The newest season of Mexico: One Plate at a Time with Rick Bayless is available to stream.
In the newest season of Mexico: One Plate at a Time with Rick Bayless, Bayless explores some of Mexico City's most classic dishes, from pozole to churros to albondigas – all asked for by his social media followers.
In one episode, Bayless focuses on mole, the often complicated sauce that he calls "Mexico's most famous celebratory dish." And while many moles consist of dozens of ingredients and take a whole day to prepare, green mole is often a bit simpler. This Pipián Verde, for example, limits the ingredients to the liquid from poached chicken breasts, some herbs and tomatillos, and pumpkin seeds for a deeply satisfying – and relatively quick – dish.
Pollo in Pipián Verde
Working Ahead: The chicken may be poached and the sauce made a day ahead; store them separately, covered, in the refrigerator. Let the chicken warm to room temperature before heating it in the sauce. The vegetables are best cooked shortly before you serve them.
6 (about 3 3/4 pounds total) bone-in, skin-on chicken breast halves
1 small white onion, sliced
4 garlic cloves, peeled and halved
1/2 teaspoon dried marjoram
1/2 teaspoon dried thyme
3 bay leaves
1 1/4 cups (about 6 ounces) hulled, untoasted pumpkin seeds (pepitas)
8 ounces (5 to 6 medium) tomatillos, husked, rinsed, and roughly chopped
2 large romaine lettuce leaves, torn into large pieces
Fresh hot green chile to taste (roughly 2 serranos or 1 jalapeño), stemmed and roughly chopped
The leaves from a small sprig of fresh epazote, plus an additional sprig for garnish
1/2 cup loosely packed chopped cilantro, plus a few sprigs for garnish
1 1/2 tablespoons vegetable oil or olive oil
2 medium (about 12 ounces total) chayotes, peeled if you wish, pitted and cut into 1/2-inch cubes
2 medium (10 ounces total) zucchini, cut into 1/2-inch cubes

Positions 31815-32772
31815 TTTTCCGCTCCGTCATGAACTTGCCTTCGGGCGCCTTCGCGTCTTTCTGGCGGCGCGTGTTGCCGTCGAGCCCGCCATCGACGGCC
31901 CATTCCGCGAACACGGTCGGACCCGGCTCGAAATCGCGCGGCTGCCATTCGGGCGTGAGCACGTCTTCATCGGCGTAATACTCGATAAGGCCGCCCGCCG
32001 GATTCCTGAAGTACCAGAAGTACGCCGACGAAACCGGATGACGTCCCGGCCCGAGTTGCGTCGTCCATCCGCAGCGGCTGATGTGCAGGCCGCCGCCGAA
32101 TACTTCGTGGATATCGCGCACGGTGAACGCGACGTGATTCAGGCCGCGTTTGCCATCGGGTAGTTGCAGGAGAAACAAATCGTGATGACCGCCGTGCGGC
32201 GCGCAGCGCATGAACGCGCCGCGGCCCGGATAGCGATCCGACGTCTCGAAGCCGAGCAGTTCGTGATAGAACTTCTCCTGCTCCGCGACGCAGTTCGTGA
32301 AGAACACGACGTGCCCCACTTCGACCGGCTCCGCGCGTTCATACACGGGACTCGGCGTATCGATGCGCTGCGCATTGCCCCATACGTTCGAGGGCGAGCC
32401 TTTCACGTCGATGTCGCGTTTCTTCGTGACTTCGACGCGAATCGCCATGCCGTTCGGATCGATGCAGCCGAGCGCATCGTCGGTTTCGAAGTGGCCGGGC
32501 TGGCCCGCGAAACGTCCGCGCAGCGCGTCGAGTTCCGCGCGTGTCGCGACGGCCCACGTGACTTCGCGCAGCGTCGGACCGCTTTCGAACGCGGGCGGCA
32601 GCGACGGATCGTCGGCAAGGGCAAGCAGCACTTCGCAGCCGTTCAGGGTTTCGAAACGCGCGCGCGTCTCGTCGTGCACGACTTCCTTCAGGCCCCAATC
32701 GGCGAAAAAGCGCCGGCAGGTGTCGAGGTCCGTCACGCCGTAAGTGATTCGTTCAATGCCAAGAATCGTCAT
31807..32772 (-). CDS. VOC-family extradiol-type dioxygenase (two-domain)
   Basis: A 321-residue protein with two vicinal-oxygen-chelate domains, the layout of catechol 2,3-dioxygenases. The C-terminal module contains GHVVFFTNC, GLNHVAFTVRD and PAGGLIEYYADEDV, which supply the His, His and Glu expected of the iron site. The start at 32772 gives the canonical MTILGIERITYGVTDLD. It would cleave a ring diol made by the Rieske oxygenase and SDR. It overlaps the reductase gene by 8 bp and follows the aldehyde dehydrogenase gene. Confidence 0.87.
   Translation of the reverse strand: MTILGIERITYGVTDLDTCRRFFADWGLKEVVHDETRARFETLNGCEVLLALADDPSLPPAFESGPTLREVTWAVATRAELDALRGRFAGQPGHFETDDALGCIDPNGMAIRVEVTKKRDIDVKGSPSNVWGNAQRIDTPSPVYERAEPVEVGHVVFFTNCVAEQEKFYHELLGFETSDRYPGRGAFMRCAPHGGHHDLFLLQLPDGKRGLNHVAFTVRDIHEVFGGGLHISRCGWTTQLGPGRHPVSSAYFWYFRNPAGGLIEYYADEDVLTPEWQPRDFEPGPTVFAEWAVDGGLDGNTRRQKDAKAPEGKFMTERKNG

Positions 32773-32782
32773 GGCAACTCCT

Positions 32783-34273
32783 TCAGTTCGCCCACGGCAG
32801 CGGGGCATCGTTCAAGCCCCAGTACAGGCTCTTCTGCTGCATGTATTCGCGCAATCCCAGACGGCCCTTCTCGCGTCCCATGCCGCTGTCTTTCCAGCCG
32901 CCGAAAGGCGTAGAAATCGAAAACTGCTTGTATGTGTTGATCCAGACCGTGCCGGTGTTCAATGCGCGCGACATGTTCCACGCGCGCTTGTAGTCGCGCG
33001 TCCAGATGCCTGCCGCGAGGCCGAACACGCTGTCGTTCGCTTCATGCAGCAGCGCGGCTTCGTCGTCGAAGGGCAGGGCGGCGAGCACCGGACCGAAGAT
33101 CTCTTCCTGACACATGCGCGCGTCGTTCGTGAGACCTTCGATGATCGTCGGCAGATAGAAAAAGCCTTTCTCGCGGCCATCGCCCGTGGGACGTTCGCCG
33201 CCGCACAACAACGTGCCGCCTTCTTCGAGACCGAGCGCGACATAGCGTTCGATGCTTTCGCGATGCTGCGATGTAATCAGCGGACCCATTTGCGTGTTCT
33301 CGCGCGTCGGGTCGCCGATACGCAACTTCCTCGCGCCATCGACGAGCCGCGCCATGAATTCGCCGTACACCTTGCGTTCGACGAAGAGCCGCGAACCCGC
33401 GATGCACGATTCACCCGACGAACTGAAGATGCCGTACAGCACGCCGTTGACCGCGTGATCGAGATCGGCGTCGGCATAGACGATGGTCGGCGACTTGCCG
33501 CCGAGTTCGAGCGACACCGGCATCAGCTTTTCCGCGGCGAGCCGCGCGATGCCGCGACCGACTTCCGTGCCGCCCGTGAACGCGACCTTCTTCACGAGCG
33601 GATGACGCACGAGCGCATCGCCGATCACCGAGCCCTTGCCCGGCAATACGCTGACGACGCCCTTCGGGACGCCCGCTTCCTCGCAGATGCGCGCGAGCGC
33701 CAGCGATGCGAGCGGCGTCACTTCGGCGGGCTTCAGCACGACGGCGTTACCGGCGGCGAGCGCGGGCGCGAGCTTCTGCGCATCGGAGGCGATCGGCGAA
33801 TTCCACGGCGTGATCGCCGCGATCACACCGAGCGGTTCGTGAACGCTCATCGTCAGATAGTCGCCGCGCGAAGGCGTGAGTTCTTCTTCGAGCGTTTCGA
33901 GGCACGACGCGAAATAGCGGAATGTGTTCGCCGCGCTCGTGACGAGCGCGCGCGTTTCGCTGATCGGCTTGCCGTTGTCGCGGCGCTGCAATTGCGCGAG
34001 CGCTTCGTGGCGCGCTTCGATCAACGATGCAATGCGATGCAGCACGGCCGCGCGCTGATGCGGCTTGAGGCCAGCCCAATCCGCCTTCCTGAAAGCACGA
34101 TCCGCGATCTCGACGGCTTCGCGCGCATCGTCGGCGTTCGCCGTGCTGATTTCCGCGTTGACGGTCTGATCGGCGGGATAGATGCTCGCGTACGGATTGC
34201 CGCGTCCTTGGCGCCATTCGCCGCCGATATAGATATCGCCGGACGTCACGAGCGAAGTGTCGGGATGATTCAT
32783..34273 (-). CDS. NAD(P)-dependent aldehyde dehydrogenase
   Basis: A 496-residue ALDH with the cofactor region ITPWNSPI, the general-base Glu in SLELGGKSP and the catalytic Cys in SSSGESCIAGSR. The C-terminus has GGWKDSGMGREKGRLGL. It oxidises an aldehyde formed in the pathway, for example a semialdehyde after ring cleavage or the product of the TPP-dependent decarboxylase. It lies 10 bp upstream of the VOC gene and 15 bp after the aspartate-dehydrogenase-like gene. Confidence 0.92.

1. Poaching the chicken. If the chicken breast halves still have their wings attached, cut the final two joints off the wings (this makes for a nicer-looking presentation). Into a large (6- to 8-quart) pot, measure 10 cups of water. Add half of the onion, half of the garlic, the marjoram, thyme, bay leaves and 1 1/2 teaspoons salt. Bring to a boil, then add the chicken breasts and simmer, uncovered, over medium heat for 10 minutes. Cover the pot and let stand off the heat for 10 minutes. Remove the chicken from the pot. Strain the broth and skim off any fat that rises to the top.
2. The sauce. In a heavy medium-size (4-quart) pot, Dutch oven or Mexican cazuela, dry-toast the pumpkin seeds: Set the pot over medium heat, add the pumpkin seeds and, when the first one pops, stir constantly until all have popped from flat to round, about 5 minutes. Don’t let them darken past golden (usually caused by too high a heat or not enough stirring), or the sauce will be brownish and slightly bitter. Cool the pumpkin seeds, set aside 3 tablespoons for garnish, and transfer the rest to a blender.
3. Add the remaining half of the onion and garlic to the blender along with the tomatillos, lettuce, chiles, epazote, and cilantro. Pour in 1 cup of the strained broth and blend to a smooth puree.
4. In the pot you used to toast the pumpkin seeds, heat the oil over medium-high. When hot enough to make a drop of the puree sizzle sharply, add it all at once. Stir as the mixture darkens slightly and thickens considerably, about 10 minutes. Stir in 2 cups more of the broth, reduce the heat to medium-low and simmer about 20 minutes for the flavors to mellow and the sauce to thicken to a medium consistency (it should coat a spoon nicely).
5. The vegetables. While the sauce is simmering, steam the chayote in a vegetable steamer for 3 minutes. Then add the zucchini and steam 2 to 3 minutes more, stirring everything several times to ensure even cooking. (If you find it easier you can blanch the vegetables in salted boiling water: cook the chayote for 3 minutes, then add the zucchini for a final minute of boiling). Drain and spread out the vegetables on a plate to stop the cooking.
6. Finishing the dish. When the sauce has simmered 20 minutes it will likely look coarse; I prefer to smooth it to a velvety texture by re-blending it in small batches (loosely covered to avoid blender explosions). Return the sauce to the pan, taste it, and season with salt, usually about 3/4 teaspoon. If the sauce has thickened beyond a light cream-sauce consistency, thin it with a little of the remaining broth. Slip the cooked chicken breasts into the sauce, then add the cooked vegetables. Simmer over medium heat just long enough to heat everything through (about 5 minutes), then spoon chicken, vegetables, and sauce out onto a warm serving platter. Sprinkle with the reserved pumpkin seeds (you may want to roughly crush them), decorate with epazote or cilantro sprigs, and you’re ready to offer a unique experience to your guests.